Years ago I won a fuel-economy competition driving 150 easy miles or so along a major highway. And I beat a bunch of pros in the process.
Was I brilliant? Absolutely not. I was just slow and smooth, nothing more, but it was good enough for 9 mpg or some such number.

Mind you, I never did beat Caterpillar's longtime driver-trainer, the legendary Jim Booth. Came close on one long run we took together, but I just wasn't as gentle on the throttle as he can be. I wasn't willing to go as slowly, either!

I hardly need to say that there's mighty good money to be made by driving that way. Fact is, the worst driver will get as much as 35 percent less fuel mileage than the best one, which offers a ton of room for improvement. There's just nothing else you can do on the efficiency front that has such an upside. Nothing.

But it's a complex business, figuring out fuel economy, because the variables just never stop mounting up. Depending on where and what and how he drives, one guy might be deliriously happy to be on the right side of 5 mpg, while another would be considering suicide if he dropped below 9.

The only real marker here is the driver's own. So before you launch your drivers into a self-improvement program, first determine just where the individual's average fuel mileage sits - for a given run in a given season, making sure to compare apples to apples. Then you can start adjusting and you'll both see what works and what doesn't.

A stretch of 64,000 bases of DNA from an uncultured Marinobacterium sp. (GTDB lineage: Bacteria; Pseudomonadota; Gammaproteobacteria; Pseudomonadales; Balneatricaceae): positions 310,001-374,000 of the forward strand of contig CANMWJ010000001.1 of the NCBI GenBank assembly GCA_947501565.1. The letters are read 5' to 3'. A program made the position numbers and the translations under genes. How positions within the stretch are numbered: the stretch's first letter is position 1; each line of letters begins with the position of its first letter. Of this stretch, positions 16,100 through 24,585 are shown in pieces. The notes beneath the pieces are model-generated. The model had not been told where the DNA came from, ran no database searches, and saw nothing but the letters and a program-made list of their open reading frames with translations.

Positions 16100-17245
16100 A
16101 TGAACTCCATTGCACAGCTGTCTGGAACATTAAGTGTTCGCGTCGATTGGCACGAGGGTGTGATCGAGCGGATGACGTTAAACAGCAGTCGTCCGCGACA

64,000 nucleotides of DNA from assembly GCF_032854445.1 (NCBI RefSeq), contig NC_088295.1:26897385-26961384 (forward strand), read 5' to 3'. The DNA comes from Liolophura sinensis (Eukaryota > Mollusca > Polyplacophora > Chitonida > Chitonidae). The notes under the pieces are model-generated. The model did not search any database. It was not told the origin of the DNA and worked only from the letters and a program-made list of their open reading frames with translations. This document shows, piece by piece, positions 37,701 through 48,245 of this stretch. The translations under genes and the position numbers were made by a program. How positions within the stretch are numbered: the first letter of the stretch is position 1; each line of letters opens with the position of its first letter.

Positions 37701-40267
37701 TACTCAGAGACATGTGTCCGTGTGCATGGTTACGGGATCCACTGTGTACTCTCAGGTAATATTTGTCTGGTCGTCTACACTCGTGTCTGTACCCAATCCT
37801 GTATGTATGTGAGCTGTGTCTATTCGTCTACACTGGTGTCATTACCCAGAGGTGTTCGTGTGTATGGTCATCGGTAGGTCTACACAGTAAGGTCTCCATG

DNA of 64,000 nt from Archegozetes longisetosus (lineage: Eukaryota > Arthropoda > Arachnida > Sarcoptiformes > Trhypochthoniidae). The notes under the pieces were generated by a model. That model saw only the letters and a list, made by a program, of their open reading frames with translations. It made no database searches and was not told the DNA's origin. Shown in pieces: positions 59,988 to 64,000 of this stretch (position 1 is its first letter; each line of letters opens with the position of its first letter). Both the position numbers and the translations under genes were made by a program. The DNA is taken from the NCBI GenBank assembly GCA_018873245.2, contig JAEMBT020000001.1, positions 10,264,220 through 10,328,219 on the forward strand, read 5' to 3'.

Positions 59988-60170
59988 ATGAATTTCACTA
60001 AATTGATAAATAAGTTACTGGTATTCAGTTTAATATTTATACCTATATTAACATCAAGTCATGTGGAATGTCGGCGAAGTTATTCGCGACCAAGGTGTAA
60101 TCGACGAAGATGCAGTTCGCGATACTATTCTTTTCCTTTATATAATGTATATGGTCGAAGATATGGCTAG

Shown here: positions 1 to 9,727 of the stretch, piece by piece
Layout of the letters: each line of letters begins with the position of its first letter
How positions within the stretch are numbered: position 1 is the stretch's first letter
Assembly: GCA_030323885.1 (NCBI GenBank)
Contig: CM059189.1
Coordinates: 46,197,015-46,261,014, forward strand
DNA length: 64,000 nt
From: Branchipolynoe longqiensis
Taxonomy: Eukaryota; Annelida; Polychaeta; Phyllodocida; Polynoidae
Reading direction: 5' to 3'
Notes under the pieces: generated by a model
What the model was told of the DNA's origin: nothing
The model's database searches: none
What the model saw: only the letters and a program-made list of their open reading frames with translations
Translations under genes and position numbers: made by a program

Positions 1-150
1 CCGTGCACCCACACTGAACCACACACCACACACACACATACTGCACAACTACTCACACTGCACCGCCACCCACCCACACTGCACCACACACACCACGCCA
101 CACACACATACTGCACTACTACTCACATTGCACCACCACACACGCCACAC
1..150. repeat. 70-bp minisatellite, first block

The following driver tips are compiled from many sources, mostly from the terrific booklets on fuel economy offered by Bridgestone, Cummins, Kenworth, Michelin, Volvo and others:

1. Slow down. If you get, say, 7 mpg at 55 mph, then it'll be 6 mpg at 65 mph. And at 70 mph, you'll be down to 5.5 mpg. Not small differences.

2. Spend as much time as you can - 90 percent or more - in top gear. Don't get in the habit of cruising one gear down.

3. Use cruise control if you're on flat terrain - and dry pavement. In hilly territory, the cruise control will probably try to accelerate too quickly trying to get back up to speed after cresting a grade.

4. Aim for the lowest number of engine rpm. With many engines, you'll win by cruising at about 1,300 rpm.

5. Use the engine's full operating range before downshifting. All modern engines are happy to pull at 1,000 rpm or so for brief periods. Stay at peak torque speeds or slightly lower when accelerating.

6. Try to maintain high - but legal! - average speeds. You can do that in several ways, starting with keeping a high field of vision and staying well back from the vehicle in front of you. That allows you to anticipate changes in traffic and road conditions and lets you avoid rapid deceleration or abrupt stops. You'll waste fuel getting back up to speed.

7. Try coasting to a stop gradually instead of staying on the loud pedal and then braking hard.

8. Get access to the information in your engine's black box and analyze the number of sudden decelerations and service-brake actuations you make. Use this info as a benchmark to improve against.

9. Old issue, but you really should minimize the amount of time your engine idles. Every idling hour can decrease fuel efficiency by 1 percent. Sometimes there's no choice, in which case choose the lowest idle speed possible, like 600 rpm or so.

10. In rolling terrain a light throttle is the way, and allow momentum to carry the truck over short grades. Again, turn off cruise control because your foot will be - or should be - much lighter on the throttle.

11. If it's quite hilly or mountainous, use the engine's full operating range before gearing down.

12. Plan your routes to maximize time on multi-lane highways.

In the end, the two keys are patience and more patience.

From the June 2011 issue of Heavy Duty Trucking magazine.